I'm reading Bridgeland's *Stability conditions on K3 surfaces*. In **Lemma 4.4** there appears a full quasi-abelian subcategory $\mathscr{A} \subset \mathscr{D}$ of a triangulated category $\mathscr{D} = \mathscr{D}(X)$ of a smooth variety $X$. Then he considers a "strict" short exact sequence
$$0 \to A \to B \to C \to 0, \tag{$*$}$$
with $A, B, C \in \mathscr{A}$.

**1. Question:** How exactly does one define (short) exact sequences in a quasi-abelian category?

The definition of abelian categories $\operatorname{Ker}(f_i) = \operatorname{Im}(f_{i+1})$ seems problematic, because I don't know how to define the image. In general it seems that $\operatorname{coker ker} f \neq\operatorname{ker coker} f$, see Wikipedia.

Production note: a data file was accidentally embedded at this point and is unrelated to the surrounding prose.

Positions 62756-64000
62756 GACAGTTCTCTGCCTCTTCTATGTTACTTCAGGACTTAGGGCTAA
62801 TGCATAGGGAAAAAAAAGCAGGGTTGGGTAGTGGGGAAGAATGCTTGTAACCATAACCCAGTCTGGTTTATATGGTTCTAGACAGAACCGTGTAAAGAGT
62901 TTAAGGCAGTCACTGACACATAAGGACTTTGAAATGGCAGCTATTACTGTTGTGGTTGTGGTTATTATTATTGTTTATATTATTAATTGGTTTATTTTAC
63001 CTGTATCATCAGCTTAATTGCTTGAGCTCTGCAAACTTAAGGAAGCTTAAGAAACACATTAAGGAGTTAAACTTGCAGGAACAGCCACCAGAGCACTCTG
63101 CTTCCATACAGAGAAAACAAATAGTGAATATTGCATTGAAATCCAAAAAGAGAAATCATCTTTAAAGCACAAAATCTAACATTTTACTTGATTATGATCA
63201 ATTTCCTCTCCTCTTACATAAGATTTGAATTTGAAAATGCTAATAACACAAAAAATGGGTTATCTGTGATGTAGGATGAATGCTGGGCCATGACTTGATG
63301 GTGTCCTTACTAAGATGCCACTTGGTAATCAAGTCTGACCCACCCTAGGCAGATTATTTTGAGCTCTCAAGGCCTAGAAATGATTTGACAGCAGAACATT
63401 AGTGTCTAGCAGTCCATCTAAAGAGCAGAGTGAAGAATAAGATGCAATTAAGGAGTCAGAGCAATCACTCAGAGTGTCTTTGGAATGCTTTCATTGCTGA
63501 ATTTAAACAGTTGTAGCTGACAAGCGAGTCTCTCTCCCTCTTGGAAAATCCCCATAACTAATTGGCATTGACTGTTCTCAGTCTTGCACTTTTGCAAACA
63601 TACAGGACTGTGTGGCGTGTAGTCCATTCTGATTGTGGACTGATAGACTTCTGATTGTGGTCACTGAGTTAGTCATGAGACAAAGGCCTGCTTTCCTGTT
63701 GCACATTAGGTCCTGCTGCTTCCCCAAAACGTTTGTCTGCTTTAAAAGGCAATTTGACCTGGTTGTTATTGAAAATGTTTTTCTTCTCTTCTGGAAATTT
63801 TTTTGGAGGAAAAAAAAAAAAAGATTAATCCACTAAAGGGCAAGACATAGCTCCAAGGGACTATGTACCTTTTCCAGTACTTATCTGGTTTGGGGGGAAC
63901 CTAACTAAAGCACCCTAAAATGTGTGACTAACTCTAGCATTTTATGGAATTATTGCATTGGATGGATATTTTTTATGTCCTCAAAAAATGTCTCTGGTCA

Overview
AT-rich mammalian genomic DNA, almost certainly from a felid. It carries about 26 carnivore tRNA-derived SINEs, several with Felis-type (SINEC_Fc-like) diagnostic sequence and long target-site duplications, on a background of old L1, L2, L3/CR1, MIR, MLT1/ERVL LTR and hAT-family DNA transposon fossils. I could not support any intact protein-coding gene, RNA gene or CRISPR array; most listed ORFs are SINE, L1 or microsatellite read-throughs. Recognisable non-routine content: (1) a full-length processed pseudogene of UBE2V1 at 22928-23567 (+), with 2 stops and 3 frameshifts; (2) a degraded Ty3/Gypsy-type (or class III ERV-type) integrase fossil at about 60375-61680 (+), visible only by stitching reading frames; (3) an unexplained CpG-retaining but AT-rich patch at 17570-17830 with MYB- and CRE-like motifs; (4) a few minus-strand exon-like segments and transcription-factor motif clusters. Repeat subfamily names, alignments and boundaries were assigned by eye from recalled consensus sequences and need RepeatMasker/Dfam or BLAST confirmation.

**2. Question:** What does "strict" mean in that context? Does it have anything to do with the first question, or does it just mean that $A \neq 0 \neq B$, i.e. those are non-trivial subobjects / quotients?

After that Bridgeland goes on to argue that $f(B) = f(A) + f(C)$, where $f: K(\mathscr{D}) \to \mathbb{R}$ is an additive function.

**3. Question:** Why does a short exact sequence $(*)$ in $\mathscr{A}$ induce a triangle in $\mathscr{D}$?

I know that this is true if $\mathscr{A}$ is abelian, and $\mathscr{D} = \mathscr{D}(\mathscr{A})$ is the derived category of $\mathscr{A}$, but I see no reason why this is true in our case.